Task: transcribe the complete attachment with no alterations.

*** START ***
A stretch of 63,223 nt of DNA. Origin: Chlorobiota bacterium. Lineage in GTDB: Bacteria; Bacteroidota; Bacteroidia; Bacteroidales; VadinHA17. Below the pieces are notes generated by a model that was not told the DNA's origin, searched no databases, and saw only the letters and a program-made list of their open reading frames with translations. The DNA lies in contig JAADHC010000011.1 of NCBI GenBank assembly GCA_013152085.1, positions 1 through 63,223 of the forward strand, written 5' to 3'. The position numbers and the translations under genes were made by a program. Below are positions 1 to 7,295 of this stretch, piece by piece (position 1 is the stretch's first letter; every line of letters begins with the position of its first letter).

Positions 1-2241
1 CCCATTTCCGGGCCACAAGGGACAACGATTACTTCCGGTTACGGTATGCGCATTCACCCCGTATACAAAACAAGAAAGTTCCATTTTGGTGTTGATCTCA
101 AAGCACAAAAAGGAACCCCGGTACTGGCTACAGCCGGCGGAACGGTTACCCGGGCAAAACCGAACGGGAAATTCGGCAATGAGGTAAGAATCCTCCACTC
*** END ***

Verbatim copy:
A stretch of 63,223 nt of DNA. Origin: Chlorobiota bacterium. Lineage in GTDB: Bacteria; Bacteroidota; Bacteroidia; Bacteroidales; VadinHA17. Below the pieces are notes generated by a model that was not told the DNA's origin, searched no databases, and saw only the letters and a program-made list of their open reading frames with translations. The DNA lies in contig JAADHC010000011.1 of NCBI GenBank assembly GCA_013152085.1, positions 1 through 63,223 of the forward strand, written 5' to 3'. The position numbers and the translations under genes were made by a program. Below are positions 1 to 7,295 of this stretch, piece by piece (position 1 is the stretch's first letter; every line of letters begins with the position of its first letter).

Positions 1-2241
1 CCCATTTCCGGGCCACAAGGGACAACGATTACTTCCGGTTACGGTATGCGCATTCACCCCGTATACAAAACAAGAAAGTTCCATTTTGGTGTTGATCTCA
101 AAGCACAAAAAGGAACCCCGGTACTGGCTACAGCCGGCGGAACGGTTACCCGGGCAAAACCGAACGGGAAATTCGGCAATGAGGTAAGAATCCTCCACTC